Talk to any parent of more than one child, and they will tell you that each child is unique and must be parented differently. While this is obvious, it still surprises me on a regular basis. For example, Jaycie was a great reader. She wanted to read and picked it up easily. It may help that even at an early age we were overachievers – even putting static cling letters on our car windows to help her practice. By preschool she was well on her way to reading, and by Kindergarten was quite a good reader. Hannah, on the other hand, is certainly smart enough to read, but for whatever reason isn’t quite getting it.

Case in point. The other day we were driving and I decided to take advantage of the time in the car to learn some beginning letter sounds, and the letter “A” seemed like a good place to start.

“What do you see that starts with “A?” It sounds like uh, uh, uh…”

“Uh car. Uh tree.”

“No. Let’s try another one. What do you see that starts with the “tuh” sound? Tuh, tuh, tuh…”

“Tree!”

“Yes! Anything else? Tuh, tuh, tuh…”

“Truck!”

“Yes! Great job! Now let’s do “L.” What starts with la, la, la…”

“Car.”

“No. La, la, la…”

“Grass.”

“No.”

At this point I am starting to think that we should take a break – or start saving for some high school textbooks on tape. Of course, then there’s Will. I hear him saying over and over, “La, la, la, stupid. La, la, la, stupid.” I have a feeling that he is going to be another story altogether. I was reminded once again that every child is different, and my expectations and parenting techniques have to change based on the individual child. This doesn’t make me love any child less than the others, because my love is not based on their abilities or performance but my relationship with them.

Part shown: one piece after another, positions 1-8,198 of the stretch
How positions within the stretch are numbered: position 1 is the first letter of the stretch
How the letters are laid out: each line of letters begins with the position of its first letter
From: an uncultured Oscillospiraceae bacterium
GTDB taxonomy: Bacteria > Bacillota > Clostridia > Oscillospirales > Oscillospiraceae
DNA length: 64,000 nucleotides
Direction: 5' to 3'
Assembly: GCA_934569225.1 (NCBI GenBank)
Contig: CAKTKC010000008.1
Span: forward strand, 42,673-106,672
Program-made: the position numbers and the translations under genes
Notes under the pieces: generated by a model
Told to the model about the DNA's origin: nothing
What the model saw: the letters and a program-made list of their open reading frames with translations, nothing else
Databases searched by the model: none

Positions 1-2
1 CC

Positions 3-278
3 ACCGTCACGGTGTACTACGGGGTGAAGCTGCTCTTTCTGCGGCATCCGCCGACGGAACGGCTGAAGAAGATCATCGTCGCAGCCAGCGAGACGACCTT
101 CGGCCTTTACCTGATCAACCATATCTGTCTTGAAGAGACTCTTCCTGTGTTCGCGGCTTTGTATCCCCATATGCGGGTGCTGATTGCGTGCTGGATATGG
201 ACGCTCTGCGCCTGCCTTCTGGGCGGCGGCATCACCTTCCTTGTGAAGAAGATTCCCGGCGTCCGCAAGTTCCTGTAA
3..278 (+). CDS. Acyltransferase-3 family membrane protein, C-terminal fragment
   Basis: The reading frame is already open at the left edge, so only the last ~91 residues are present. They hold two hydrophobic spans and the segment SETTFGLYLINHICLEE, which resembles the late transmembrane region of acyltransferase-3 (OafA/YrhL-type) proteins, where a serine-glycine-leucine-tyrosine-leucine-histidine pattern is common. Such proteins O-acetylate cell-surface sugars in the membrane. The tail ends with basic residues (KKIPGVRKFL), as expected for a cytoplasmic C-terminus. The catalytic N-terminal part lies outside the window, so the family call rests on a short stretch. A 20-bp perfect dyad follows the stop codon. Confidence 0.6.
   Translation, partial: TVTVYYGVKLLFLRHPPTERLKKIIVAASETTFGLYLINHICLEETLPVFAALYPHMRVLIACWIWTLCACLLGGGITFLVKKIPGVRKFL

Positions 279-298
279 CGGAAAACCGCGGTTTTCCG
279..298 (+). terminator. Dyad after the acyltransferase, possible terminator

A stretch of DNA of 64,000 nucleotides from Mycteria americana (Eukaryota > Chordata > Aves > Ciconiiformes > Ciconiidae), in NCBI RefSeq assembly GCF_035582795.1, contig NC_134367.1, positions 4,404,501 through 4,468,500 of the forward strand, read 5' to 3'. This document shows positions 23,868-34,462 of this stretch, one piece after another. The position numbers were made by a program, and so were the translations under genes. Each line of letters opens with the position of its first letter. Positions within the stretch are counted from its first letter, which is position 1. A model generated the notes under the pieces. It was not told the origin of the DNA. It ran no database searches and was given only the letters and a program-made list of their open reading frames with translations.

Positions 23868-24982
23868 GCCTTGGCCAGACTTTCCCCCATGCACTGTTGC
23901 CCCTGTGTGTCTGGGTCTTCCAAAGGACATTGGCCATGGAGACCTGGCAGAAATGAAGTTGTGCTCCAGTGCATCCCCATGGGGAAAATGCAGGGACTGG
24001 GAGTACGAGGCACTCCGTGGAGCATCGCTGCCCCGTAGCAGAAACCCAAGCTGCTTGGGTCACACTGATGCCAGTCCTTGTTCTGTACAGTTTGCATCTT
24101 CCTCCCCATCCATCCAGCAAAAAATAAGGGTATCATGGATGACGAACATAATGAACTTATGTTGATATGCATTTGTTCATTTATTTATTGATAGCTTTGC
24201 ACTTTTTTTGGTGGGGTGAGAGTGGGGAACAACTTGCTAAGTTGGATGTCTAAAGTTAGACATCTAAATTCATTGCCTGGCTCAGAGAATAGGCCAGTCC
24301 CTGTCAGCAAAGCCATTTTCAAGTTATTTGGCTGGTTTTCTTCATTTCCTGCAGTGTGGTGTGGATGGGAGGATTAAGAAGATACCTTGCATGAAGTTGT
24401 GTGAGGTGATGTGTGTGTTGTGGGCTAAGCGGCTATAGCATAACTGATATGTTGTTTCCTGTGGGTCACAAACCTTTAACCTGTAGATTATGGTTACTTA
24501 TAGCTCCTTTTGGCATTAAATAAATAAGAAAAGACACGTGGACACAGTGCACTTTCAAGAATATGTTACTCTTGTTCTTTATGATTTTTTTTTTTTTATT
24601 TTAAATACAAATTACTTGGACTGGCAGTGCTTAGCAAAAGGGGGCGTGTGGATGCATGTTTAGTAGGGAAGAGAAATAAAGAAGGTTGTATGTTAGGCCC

Is it that far fetched to believe that God sees us the same way? I often compare myself to others and focus on the ways in which I am lacking. I am not as good a teacher as one person. I am not naturally inclined to visit like others are. I don’t pray like some people do. There are so many ways in which I am inferior to, or at least different than, others, and I spend much of my life living as if God thinks less of me because I am not as good as other people are. Because of my imperfections I am hesitant to approach my Father, embarrassed that I am not as good as His other children.

I have always known the verse that “God is no respecter of persons,” but I’m not sure I was totally aware of the context of it. Knowing that it is in Acts 10 and part of Peter’s speech to the first Gentile converts makes it even more significant.

“Then Peter began to speak: “I now realize how true it is that God does not show favoritism but accepts men from every nation who fear him and do what is right.” Acts 10:34-35

Not to oversimplify the Jewish religion, but in some ways Peter spent much of his life being taught that he was valuable to God because of his obedience, his worship, his knowledge. He was defined by what he did and his heritage, not by his relationship with God. Even a three year association with Jesus didn’t completely convince Peter that God loves everybody unconditionally. It took a vision of food formerly considered unclean and the testimony of Cornelius to show him this great truth that God loves all of His children equally, just the way they are.

Just like my children are all different, I am very different from everyone else. I learn differently, express myself differently, and have different strengths and abilities. God loves those who serve Him in their own ways, but He loves me and accepts me equally. He deals with me in His infinite wisdom and understanding of who I am, and He has expectations of me based on His knowledge of who I can become. He doesn’t get frustrated with me because I am not as smart as my brother, or as devoted as my sister. He made me, and He wants me to do the best I can with what He has given me. That is good enough for me with my kids, and I am confident it is good enough for my Father.

Advertisements